The next tasks you may be asked to perform could be slow flight, steep turns to the left and right followed by power-on and power-off stalls with  the power off stall entered with full flaps (and landing gear extended if so equipped). Make sure you perform the clearing maneuvers which are required before stalls and slow flight. Forget these and you could have a problem passing the test. Of course, you can clear before every maneuver if you so choose.

It is important not to fly out of the airspace you just cleared. I teach my students to reduce power in the second half of the clearing turn to slow to takeoff speed if performing the power-on stall and to flap extension speed when performing the power-off stall with flaps. Remember to hold altitude until you finish the clearing turns and before the actual performance of the climb (power-on stall) or descent (power-off stall). Begin the power-on stall by slowing to takeoff speed, then add power (full or 65% minimum if in a high powered aircraft) and raise the nose and perform the stall and recovery. 

The power-off stall requires the applicant to begin a descent before raising the nose to stall the aircraft.  This is to demonstrate the glide before the pitch-up for the stall as it would be expected to occur in the traffic pattern. Remember that we practice stalls at a safe altitude, but they occur at lower, traffic pattern altitudes with less altitude to recover before ground contact. The PTS requires a recovery from all stalls above 1,500' above ground level (agl) so know what the msl altitude of the terrain is and add 1,500'. It is wise to add a bit more altitude to this just to be safe.

I always have the applicant perform the power-on stall climbing in a left turn using only 15-20 degrees of bank. This is a worst case scenario as, if the aircraft is not flown in a coordinated manner, the aircraft could enter a spin to the left due to the left turning tendency caused by "P" factor exacerbated by adverse yaw caused by trying to maintain a bank angle with opposite aileron forcing the nose to the left.  

You should have been asked about stalls and spins in the oral. Look these up in the FAA manual, FAA-H-8083-3A.  You can find this at faa.gov or you may purchase it at a flight school or pilot shop. This is the manual that the maneuvers and knowledge questions are based. A list of other references are in the Practical Test Standards (PTS). It is important not to stall the aircraft for a second time (secondary stall) and to minimize altitude loss. An effective method to reduce altitude loss in light aircraft such as the Cessna 172 or Piper Archer is to add back elevator pressure at 60knots after the stall is broken and full power has been applied as the aircraft is now flying and will nicely respond to the back pressure resulting in minimum altitude loss during recoveries from both power on and off stalls.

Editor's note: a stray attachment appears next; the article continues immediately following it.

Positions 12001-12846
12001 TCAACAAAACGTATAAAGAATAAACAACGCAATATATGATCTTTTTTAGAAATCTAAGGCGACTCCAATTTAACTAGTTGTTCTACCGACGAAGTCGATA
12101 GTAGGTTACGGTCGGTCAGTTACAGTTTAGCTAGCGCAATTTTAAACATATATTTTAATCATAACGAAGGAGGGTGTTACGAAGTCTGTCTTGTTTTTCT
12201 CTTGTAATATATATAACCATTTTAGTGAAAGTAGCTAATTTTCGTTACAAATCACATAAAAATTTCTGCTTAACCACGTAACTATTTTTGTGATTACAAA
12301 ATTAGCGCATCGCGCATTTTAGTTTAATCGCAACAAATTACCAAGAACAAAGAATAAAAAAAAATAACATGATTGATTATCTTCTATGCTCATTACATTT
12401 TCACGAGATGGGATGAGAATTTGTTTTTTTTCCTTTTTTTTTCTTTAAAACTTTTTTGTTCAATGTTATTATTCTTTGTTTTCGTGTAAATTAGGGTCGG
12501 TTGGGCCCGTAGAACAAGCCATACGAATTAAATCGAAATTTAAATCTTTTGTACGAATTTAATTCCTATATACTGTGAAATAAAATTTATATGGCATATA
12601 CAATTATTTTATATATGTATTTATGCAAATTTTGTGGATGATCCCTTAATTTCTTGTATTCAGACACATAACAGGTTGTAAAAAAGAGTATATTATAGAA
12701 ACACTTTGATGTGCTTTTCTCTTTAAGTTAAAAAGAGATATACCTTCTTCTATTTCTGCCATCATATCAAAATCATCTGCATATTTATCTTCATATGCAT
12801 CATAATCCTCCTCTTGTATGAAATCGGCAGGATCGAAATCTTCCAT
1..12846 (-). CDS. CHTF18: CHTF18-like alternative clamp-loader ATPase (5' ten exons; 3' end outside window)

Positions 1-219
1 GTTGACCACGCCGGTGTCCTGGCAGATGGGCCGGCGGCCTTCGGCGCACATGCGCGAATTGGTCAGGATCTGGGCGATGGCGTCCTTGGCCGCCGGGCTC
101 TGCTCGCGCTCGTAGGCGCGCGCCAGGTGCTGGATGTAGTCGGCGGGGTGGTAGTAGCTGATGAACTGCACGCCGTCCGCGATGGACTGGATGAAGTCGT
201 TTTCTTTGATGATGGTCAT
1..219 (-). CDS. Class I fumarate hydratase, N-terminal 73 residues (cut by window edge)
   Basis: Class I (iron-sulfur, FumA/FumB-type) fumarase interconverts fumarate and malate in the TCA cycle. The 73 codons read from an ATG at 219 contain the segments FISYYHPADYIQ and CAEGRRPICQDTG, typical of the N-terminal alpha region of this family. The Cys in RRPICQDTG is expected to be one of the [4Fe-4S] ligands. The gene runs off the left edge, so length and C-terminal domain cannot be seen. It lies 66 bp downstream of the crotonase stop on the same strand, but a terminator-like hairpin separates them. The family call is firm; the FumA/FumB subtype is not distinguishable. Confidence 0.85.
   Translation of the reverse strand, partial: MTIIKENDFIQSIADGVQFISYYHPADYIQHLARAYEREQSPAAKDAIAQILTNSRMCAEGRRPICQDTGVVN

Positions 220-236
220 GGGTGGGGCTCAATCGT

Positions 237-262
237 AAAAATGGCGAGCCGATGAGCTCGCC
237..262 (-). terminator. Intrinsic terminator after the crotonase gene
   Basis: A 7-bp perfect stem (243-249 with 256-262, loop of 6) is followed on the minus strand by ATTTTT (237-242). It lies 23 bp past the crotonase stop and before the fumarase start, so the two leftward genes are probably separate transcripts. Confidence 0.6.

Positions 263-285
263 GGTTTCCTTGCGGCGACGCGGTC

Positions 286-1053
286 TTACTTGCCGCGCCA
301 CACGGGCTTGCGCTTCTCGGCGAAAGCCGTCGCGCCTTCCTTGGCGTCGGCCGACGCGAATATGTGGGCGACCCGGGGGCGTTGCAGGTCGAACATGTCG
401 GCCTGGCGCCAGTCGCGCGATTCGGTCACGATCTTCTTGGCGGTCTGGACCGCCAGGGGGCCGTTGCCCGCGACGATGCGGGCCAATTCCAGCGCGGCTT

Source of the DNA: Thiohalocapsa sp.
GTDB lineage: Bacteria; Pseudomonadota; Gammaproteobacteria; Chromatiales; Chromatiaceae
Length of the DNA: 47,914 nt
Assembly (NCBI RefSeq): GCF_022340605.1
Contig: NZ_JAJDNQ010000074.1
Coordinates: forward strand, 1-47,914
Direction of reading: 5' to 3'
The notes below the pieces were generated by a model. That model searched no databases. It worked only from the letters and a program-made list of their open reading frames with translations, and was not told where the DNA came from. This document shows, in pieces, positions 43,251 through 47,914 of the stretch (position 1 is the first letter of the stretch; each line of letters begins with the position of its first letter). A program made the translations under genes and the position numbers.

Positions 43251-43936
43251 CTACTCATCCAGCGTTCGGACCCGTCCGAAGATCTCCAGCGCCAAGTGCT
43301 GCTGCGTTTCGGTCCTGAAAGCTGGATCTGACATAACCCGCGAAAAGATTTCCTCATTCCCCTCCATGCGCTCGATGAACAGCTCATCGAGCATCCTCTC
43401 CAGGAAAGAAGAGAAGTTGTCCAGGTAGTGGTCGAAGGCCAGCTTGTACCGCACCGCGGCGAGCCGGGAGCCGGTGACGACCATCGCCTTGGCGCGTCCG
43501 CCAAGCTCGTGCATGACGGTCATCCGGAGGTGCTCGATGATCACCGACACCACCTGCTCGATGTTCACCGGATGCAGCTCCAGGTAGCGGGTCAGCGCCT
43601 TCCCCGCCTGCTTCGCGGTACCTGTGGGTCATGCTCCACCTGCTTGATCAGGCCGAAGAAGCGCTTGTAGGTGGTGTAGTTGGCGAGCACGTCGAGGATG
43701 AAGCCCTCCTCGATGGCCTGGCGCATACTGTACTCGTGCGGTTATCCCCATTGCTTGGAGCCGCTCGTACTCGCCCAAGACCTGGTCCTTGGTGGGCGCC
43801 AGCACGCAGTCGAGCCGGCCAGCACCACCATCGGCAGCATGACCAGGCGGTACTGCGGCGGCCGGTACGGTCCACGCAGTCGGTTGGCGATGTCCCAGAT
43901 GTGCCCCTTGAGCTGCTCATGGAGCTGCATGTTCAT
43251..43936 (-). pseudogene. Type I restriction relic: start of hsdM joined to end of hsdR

After demonstrating you can safely  turn using a steep bank of 45 degrees, fly slow (slow flight), stall the aircraft and recover back to cruising speed and level flight you could be asked to demonstrate an emergency such as an engine failure. I may ask what the applicant would do if he or she smelled burning wires (electrical fire). I expect them to perform those checklist items that are time sensitive in nature such as turning off the master switch which will kill all of the aircraft power (except the engine, of course) then refer to the checklist. Take a look at chapter 3 (in most modern day aircraft) in the Pilot Operating Handbook (POH) and you will see checklist items that are printed in bold. These must be memorized as they must be performed in a timely manner. There may not be enough time to look up the procedure as, in a real situation, the aircraft may be on fire or the engine may have stopped running and the items in boldface must be completed immediately in order to get the engine running or put out a fire or resolve other serious malfunctions.  

Although you want to react quickly (in a timely manner) to an emergency, it does no good to do something that makes things worse. Take a breath and, with a measured pace, go through the boldface items only as fast as you can correctly accomplish them. You can expect to descend to an altitude that will show the examiner that you could actually land on the selected emergency landing field or airport. Don't forget to properly configure the aircraft. The Pilot Operating Manual (POH) may recommend keeping the landing gear or flaps up when landing on certain types of terrain. 

It is of the utmost importance to head for a spot on the ground that will result in a properly flown downwind, base and final approach if altitude permits. Keep the landing pattern familiar, just like the one you fly when landing at an airport. Altitude permitting, this point on the ground should be abeam the touchdown point on the field or runway at traffic pattern altitude. Your lateral distance from the runway should allow a turn at the 45* point adjusting the turn for wind which may require a turn to base leg sooner with a stronger headwind when on final. The proper distance in a high wing Cessna is when the center of the landing point is half way up the strut.